Megadeth: Business is Good

It’s September 13, 2021, inside the Leader Bank Pavilion in Boston, and Megadeth just finished their set when frontman Dave Mustaine gets an unexpected message in his ear monitor. His daughter Electra is urging him to turn around. “Here I am singing and playing guitar and used to just hearing myself and all of a sudden I hear my daughter saying ‘dad look behind you,’” says Mustaine. “I just thought the world was coming to end or something, and I was waiting for a giant meteor to hit.”  

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When Mustaine turned around the video screens on stage were switched back on, playing a collection of recorded birthday wishes from friends like Slash, Ozzy and Sharon Osbourne, Slayer guitarist Kerry King, Mötley Crüe’s Nikki Sixx, Trivium, Ice-T, KORN’s Brian “Head” Welch, and Lamb of God, who co-headlined with Megadeth on The Metal Tour of the Year that evening. Mustaine turned 60 that day and was touched by the surprise, the heartfelt sentiments, and the audience singing “Happy Birthday.”  

“That was absolutely the best ever,” says Mustaine. “I have my favorites with my friends and I have my favorites with my friends that are artists, and to see Sharon and Ozzy [Osbourne] wish me a happy birthday was the greatest thing ever. I absolutely adore Sharon, and what can you not say about Ozzy? I love them. I just want to give them a hug.” 

For Mustaine, celebrating this particular birthday milestone with his family and friends in tow, was an especially momentous and emotional moment for the singer, who revealed that he was diagnosed with throat cancer in May 2019, and underwent extensive treatment involving 51 radiation treatments and nine chemotherapy treatments throughout the year, resulting in the band canceling their shows. Determined to beat cancer, the thought of not singing or performing again was not an option for Mustaine.  

“I wasn’t really involved in the state of affairs the world was in at the time,” shares Mustaine on his treatment and recovery from cancer in 2020 during the onset of COVID-19. “My voice was on the line, and we were in the middle of what I believe is one of our better records in a long time.”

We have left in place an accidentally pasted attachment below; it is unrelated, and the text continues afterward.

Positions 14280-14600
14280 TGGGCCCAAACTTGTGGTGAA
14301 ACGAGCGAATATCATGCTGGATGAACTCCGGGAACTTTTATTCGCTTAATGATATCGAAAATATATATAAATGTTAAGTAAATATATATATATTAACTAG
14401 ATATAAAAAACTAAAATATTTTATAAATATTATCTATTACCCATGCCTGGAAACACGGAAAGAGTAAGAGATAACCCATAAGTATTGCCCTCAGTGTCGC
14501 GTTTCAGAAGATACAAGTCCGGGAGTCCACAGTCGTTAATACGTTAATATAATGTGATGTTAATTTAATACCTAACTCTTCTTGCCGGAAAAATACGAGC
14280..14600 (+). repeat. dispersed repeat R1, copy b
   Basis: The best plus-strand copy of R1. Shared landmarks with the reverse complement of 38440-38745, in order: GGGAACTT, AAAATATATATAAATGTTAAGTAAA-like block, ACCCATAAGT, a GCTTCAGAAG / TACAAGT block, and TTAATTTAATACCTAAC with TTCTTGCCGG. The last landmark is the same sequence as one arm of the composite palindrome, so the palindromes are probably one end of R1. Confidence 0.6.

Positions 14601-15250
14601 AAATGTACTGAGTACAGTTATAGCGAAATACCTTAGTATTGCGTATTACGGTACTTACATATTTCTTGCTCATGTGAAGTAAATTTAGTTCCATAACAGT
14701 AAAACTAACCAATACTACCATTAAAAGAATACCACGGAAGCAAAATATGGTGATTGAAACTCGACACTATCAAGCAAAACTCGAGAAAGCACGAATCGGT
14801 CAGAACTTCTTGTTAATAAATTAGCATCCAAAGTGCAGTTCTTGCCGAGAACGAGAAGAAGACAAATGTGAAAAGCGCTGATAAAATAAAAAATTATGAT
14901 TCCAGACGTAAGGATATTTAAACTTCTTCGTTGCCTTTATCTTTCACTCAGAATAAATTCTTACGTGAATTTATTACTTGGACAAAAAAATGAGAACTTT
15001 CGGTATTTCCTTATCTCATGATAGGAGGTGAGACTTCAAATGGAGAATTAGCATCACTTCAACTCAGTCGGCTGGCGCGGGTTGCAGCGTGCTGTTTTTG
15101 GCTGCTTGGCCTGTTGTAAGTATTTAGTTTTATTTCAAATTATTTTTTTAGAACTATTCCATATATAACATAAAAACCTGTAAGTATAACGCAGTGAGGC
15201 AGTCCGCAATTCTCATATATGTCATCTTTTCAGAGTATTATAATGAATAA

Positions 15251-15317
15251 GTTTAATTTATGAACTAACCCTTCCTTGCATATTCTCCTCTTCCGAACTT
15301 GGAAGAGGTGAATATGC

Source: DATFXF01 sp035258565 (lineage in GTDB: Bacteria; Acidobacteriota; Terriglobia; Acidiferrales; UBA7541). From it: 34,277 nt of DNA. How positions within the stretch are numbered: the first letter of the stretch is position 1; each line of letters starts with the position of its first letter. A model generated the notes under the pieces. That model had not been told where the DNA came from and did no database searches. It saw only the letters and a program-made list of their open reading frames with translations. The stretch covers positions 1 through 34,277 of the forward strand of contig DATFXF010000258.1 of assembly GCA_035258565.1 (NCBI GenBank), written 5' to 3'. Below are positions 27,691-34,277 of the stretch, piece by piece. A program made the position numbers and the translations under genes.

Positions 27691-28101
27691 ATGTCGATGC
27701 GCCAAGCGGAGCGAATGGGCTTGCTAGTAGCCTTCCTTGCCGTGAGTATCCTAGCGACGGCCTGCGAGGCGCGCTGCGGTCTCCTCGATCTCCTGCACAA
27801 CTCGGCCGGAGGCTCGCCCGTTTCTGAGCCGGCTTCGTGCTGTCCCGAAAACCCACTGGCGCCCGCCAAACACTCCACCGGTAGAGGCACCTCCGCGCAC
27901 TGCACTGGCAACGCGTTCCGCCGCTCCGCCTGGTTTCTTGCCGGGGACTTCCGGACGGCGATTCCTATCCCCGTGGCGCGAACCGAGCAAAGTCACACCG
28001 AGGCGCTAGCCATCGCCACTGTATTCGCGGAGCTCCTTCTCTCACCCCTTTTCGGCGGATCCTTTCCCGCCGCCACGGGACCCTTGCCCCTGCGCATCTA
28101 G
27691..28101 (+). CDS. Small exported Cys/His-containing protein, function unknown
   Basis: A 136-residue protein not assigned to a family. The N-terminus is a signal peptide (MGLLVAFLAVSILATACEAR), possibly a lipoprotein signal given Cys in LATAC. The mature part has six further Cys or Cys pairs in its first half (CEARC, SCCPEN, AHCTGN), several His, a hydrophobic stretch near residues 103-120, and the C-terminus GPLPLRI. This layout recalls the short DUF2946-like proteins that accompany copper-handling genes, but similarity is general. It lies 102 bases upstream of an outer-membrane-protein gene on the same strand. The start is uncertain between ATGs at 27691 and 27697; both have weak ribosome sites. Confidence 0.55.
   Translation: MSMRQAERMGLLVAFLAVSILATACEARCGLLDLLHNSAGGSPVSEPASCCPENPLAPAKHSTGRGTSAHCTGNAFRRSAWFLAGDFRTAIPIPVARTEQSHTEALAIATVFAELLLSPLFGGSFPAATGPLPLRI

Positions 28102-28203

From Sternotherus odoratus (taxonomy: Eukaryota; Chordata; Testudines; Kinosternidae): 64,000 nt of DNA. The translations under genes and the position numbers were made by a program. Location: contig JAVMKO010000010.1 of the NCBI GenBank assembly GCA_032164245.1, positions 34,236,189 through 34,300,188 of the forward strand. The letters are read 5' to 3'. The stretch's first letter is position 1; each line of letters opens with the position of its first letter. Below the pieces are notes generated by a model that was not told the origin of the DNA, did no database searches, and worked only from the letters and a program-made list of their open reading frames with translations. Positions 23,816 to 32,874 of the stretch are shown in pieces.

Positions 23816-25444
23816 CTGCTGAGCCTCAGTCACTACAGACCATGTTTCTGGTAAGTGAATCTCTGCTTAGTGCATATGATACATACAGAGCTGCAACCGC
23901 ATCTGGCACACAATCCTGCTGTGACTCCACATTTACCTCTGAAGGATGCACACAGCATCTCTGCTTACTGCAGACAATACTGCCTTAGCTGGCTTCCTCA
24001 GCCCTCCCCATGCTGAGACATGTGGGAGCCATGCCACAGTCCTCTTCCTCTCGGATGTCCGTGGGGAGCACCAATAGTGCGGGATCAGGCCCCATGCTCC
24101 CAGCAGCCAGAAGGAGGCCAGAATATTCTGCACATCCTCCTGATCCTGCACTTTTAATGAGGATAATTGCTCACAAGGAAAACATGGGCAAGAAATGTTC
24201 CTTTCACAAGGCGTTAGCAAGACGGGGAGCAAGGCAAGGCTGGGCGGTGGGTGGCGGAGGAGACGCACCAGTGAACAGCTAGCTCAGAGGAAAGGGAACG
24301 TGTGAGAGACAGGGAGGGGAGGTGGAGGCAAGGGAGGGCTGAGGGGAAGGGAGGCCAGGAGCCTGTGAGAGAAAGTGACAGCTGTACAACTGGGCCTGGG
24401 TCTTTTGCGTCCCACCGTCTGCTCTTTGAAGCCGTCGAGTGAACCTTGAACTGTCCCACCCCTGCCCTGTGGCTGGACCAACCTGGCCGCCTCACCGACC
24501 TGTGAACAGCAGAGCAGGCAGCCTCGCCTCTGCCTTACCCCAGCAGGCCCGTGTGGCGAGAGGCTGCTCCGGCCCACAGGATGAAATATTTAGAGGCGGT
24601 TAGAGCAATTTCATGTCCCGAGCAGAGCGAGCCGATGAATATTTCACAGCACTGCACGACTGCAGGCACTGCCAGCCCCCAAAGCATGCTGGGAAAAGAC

Less than a year after being diagnosed, Mustaine got the all-clear from the doctors on October 16. Cancer-free, Mustaine went back to work on Megadeth’s 16th album and the follow-up to their 2016 release Dystopia, titled The Sick, the Dying and the Dead. “I know a lot of you guys know that I pray,” Mustaine said during his show at the SSE Arena in London on Jan. 31, 2020, just months after getting the news that he had beat cancer. “I say that in ‘Peace Sells’ [referencing the What do you mean I don’t believe in God? I talk to him every day line in the 1986 track]. I pray every day. I say that in the song. I’ve said it since the second record. But I thought about you guys every day, too. And I thought about my family. And I got this power from you guys.” 

Set for release in spring 2022, Mustaine says the title track is about the plague, but not solely centered around the current pandemic. A broader, more historical scope of the diseases that have plagued humankind throughout time, “The Sick The Dying… and The Dead” covers the current virus, swine flu, and other epidemics from centuries past. 

“The song itself was a historical journey of how the plague started and where it went, starting with rats on ships carrying the disease, coming ashore in Sicily,” says Mustaine, who references the Black Plague of 1347-1350, which killed a third of the European population, and the nursery rhyme “Ring Around the Rosie,” which is linked to the Great Plague of London in 1665. Ring around the rosie was the ring on your cheek, the [rash] that would show on your cheeks from the plague,” says Mustaine. The pocketful of posies references the flowers people carried around to fend off death and its smell, while the line ashes, ashes, they all fall down, referred to those that had died and were often cremated. “It was a lot heavier than anybody ever thought,” adds Mustaine.